District Attorneys, Attorney General seek to block clemency hearings

(Judi Bottoni | AP)
Published: Sep. 20, 2023 at 6:15 AM CDT|Updated: Sep. 20, 2023 at 4:27 PM CDT
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BATON ROUGE, La. (WAFB) - More court actions were taken Wednesday as several parties attempt to block the clemency hearings for Death Row inmates at Angola.

This comes after nearly all of Louisiana’s death row inmates asked Governor John Bel Edwards to spare their lives back in June of this week.

Multiple Louisiana district attorneys, sheriffs, victims and representatives held a news conference to update the public on the most recently filed oppositions to the currently set capital clemency hearings.

Loren Lampert
Loren Lampert(WAFB)

“We come to you today, and we’re sorry that we have to be here, in really just a few days away from the National Day of Remembrance for murder victims. We don’t want to be here, these victims survivors and family members do not want to be here, these district attorneys do not want to be here, but we’re forced to be here in response to what you all know are 56 capital clemency applications that are being kind of rushed through the process,” said Loren Lampert, executive director of the Louisiana District Attorneys Association.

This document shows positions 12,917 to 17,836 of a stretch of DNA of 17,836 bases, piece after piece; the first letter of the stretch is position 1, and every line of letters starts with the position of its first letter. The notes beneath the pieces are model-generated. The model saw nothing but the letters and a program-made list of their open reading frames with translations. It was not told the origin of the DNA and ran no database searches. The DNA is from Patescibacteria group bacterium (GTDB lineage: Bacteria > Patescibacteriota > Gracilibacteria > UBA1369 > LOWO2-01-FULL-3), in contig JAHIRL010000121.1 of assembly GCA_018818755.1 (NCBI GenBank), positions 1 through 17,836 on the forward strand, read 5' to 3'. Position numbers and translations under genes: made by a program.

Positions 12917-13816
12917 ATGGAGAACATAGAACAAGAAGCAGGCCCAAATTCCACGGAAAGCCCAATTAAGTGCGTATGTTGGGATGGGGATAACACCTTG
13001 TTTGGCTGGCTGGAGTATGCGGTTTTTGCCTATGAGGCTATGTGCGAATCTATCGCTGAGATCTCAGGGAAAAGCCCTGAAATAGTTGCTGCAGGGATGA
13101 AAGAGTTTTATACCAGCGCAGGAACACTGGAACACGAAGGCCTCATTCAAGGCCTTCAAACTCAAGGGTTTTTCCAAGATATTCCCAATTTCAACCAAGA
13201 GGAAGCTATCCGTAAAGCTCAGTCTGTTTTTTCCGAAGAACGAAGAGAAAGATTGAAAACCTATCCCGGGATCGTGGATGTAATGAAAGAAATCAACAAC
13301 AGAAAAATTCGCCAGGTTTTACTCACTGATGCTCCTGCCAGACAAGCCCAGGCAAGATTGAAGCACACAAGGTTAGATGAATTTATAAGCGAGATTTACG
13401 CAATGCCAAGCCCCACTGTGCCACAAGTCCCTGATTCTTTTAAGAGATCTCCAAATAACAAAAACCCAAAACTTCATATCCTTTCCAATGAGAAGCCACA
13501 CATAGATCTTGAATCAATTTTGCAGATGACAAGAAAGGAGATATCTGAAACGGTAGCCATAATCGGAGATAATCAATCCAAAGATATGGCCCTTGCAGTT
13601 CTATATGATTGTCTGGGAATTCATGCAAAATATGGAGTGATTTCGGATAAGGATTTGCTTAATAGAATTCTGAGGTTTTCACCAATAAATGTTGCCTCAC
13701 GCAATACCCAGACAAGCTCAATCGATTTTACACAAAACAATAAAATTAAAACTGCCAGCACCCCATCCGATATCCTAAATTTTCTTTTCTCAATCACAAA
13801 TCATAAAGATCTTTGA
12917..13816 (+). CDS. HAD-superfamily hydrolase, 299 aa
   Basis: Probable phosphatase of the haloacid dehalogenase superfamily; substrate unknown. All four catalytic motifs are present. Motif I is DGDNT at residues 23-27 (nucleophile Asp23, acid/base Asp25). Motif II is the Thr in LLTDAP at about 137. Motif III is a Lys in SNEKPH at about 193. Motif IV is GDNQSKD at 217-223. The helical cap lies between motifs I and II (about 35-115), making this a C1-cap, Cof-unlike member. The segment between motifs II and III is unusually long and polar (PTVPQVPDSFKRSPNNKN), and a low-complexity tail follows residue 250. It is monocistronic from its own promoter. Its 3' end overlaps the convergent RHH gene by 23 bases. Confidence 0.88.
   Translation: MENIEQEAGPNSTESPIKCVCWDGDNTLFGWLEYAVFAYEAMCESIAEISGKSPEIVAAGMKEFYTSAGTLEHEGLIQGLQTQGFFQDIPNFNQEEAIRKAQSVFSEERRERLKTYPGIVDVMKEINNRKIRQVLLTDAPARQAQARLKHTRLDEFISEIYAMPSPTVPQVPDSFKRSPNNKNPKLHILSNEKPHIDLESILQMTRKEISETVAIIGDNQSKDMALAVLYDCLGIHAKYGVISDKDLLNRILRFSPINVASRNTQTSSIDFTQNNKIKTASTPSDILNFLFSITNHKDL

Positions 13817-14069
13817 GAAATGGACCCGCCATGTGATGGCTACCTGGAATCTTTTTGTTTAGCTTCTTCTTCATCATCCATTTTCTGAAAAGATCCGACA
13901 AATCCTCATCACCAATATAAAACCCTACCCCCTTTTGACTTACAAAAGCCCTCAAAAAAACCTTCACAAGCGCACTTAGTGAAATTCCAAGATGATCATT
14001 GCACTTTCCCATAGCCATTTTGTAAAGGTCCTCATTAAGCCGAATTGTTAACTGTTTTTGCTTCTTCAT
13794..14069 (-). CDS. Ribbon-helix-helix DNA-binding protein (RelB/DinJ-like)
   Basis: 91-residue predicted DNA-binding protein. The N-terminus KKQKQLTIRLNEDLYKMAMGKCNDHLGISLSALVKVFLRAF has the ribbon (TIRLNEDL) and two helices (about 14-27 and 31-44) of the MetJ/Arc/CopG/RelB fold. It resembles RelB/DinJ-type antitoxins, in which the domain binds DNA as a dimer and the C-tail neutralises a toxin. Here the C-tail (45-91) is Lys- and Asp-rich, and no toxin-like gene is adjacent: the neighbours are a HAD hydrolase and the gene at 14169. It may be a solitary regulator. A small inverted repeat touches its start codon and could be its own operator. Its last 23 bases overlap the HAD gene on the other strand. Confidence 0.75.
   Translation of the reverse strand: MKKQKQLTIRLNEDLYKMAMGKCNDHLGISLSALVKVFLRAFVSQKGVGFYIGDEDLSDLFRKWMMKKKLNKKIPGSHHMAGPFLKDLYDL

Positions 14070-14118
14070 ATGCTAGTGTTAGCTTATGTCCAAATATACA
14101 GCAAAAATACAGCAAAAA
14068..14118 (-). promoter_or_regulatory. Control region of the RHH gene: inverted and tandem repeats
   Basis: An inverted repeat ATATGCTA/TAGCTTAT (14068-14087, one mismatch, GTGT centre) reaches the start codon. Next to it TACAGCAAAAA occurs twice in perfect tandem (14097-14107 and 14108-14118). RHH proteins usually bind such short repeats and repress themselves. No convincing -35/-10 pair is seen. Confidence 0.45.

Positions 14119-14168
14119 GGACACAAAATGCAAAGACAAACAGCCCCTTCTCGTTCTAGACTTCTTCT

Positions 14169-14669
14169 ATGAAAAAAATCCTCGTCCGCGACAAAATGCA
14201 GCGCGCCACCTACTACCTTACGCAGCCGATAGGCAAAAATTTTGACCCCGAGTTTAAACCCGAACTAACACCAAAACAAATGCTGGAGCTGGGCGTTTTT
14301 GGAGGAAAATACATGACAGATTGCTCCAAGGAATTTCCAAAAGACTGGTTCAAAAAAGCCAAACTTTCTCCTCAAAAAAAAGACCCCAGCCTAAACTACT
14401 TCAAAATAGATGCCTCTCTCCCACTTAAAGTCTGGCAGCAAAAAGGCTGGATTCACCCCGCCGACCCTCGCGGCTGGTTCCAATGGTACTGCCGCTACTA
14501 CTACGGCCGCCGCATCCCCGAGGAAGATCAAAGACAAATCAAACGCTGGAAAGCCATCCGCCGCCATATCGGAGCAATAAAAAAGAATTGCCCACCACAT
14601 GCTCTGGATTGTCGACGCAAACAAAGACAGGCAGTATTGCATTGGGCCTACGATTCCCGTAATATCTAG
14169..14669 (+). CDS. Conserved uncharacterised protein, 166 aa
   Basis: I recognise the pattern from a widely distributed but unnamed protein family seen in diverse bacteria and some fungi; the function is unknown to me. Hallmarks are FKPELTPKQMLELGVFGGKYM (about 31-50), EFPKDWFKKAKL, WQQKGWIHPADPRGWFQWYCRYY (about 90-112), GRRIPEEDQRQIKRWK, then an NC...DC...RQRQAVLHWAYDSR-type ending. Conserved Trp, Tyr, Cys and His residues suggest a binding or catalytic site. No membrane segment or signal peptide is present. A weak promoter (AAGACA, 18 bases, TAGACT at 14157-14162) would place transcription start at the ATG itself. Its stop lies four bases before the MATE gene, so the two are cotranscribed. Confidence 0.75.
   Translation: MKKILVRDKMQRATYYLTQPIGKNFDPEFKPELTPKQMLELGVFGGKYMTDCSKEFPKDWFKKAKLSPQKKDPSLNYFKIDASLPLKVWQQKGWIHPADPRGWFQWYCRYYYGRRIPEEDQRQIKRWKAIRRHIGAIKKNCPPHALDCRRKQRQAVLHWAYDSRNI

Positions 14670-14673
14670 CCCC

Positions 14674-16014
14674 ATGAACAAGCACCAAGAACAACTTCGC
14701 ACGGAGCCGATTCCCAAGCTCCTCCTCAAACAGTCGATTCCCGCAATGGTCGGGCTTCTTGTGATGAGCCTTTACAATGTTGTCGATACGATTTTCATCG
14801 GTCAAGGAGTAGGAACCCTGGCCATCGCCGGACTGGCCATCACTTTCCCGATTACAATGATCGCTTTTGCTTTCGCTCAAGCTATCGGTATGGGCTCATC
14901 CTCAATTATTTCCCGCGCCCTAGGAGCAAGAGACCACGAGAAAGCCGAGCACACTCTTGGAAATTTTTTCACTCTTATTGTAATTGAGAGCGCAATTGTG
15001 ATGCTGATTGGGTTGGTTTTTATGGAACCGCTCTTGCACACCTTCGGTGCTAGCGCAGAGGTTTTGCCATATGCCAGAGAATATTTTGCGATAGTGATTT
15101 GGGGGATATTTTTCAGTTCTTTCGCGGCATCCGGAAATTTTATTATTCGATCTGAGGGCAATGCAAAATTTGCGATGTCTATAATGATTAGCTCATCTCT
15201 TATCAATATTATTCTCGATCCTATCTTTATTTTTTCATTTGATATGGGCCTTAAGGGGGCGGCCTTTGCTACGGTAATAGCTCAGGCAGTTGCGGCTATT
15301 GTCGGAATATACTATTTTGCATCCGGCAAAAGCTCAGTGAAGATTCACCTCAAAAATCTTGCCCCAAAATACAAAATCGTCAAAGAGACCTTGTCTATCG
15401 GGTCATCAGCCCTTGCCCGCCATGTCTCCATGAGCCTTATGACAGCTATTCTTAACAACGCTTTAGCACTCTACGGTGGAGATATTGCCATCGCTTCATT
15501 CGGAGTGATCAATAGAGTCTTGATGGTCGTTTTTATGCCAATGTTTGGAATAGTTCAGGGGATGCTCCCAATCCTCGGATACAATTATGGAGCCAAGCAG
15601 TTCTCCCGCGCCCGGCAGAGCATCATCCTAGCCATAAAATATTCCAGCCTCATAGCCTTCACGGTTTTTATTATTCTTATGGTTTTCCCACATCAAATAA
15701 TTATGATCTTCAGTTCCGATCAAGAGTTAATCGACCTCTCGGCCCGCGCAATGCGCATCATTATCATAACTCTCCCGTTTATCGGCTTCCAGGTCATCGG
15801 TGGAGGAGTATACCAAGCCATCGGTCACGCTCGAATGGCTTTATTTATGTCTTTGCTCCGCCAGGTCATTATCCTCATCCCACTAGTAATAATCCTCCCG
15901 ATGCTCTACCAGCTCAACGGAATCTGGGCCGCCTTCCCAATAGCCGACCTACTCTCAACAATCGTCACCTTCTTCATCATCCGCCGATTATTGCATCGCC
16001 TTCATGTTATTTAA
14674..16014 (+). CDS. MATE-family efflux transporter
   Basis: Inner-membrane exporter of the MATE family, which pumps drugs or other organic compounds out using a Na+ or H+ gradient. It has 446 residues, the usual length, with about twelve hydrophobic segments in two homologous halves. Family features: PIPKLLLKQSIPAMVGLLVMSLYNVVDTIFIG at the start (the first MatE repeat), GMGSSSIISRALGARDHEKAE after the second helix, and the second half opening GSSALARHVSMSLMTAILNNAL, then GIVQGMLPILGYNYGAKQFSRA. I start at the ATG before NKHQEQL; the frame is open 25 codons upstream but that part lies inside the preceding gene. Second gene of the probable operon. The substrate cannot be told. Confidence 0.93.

The first group of hearing dates for the 56 inmates on death row in Louisiana who are asking to have their sentences commuted to life in prison have been set before the Louisiana Board of Pardons and Committee on Parole. The hearings for the first twenty inmates will take place between October 13 and November 27 in Baton Rouge.

East Baton Rouge District Attorney Hillar Moore filed an injunction last week and five additional district attorney’s filed injunctions today to try and stop the proceedings from moving forward.

“We anticipate more to be filed,” said Lampert.

In a lawsuit filed Wednesday, Attorney General Landry also alleges that ‘eligibility and notice rules were ignored, timeliness requirements were unlawfully waived, necessary steps in the process were skipped, and proceedings outside of the public eye were conducted when clemency hearings for death row inmates were scheduled.’

“The laws on our books must be enforced and proper procedure must be followed,” said Landry.

However, attorneys representing several of the clemency applicants are pushing back on all this.

“The Pardon Board has been completely transparent in handling the clemency applications of Louisiana’s death row prisoners, and it is following its own rules. It is disheartening to see the District Attorneys and AG Landry working so hard to block the Board from considering these individuals’ claims of innocence, intellectual disability, serious mental illness, prosecutorial misconduct, youth, ineffective counsel, and the other serious flaws in their cases and Louisiana’s death penalty system. If the prosecutors have confidence in the integrity of these convictions and death sentences, they should have nothing to fear from a clemency hearing,” said Cecelia Kappel, Executive Director, Louisiana Capital Appeals Project

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